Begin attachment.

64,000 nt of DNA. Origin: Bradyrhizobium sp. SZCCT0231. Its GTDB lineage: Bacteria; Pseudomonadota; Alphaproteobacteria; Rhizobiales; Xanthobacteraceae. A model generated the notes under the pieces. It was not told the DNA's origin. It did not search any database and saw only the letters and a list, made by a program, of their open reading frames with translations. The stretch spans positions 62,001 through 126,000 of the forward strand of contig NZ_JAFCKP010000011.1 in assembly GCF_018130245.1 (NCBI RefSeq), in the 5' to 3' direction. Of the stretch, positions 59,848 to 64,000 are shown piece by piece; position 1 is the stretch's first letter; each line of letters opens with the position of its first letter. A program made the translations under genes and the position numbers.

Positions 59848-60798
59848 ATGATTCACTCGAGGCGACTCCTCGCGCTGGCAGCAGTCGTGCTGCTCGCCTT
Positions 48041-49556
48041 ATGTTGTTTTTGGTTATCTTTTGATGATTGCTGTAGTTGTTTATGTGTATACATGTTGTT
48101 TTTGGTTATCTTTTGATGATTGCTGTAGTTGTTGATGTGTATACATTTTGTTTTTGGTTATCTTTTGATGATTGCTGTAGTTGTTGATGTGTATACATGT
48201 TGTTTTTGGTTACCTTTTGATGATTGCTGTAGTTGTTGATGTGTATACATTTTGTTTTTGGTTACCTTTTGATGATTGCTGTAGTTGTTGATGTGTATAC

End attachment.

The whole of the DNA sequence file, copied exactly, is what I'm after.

64,000 nt of DNA. Origin: Bradyrhizobium sp. SZCCT0231. Its GTDB lineage: Bacteria; Pseudomonadota; Alphaproteobacteria; Rhizobiales; Xanthobacteraceae. A model generated the notes under the pieces. It was not told the DNA's origin. It did not search any database and saw only the letters and a list, made by a program, of their open reading frames with translations. The stretch spans positions 62,001 through 126,000 of the forward strand of contig NZ_JAFCKP010000011.1 in assembly GCF_018130245.1 (NCBI RefSeq), in the 5' to 3' direction. Of the stretch, positions 59,848 to 64,000 are shown piece by piece; position 1 is the stretch's first letter; each line of letters opens with the position of its first letter. A program made the translations under genes and the position numbers.

Positions 59848-60798
59848 ATGATTCACTCGAGGCGACTCCTCGCGCTGGCAGCAGTCGTGCTGCTCGCCTT
Positions 48041-49556
48041 ATGTTGTTTTTGGTTATCTTTTGATGATTGCTGTAGTTGTTTATGTGTATACATGTTGTT
48101 TTTGGTTATCTTTTGATGATTGCTGTAGTTGTTGATGTGTATACATTTTGTTTTTGGTTATCTTTTGATGATTGCTGTAGTTGTTGATGTGTATACATGT
48201 TGTTTTTGGTTACCTTTTGATGATTGCTGTAGTTGTTGATGTGTATACATTTTGTTTTTGGTTACCTTTTGATGATTGCTGTAGTTGTTGATGTGTATAC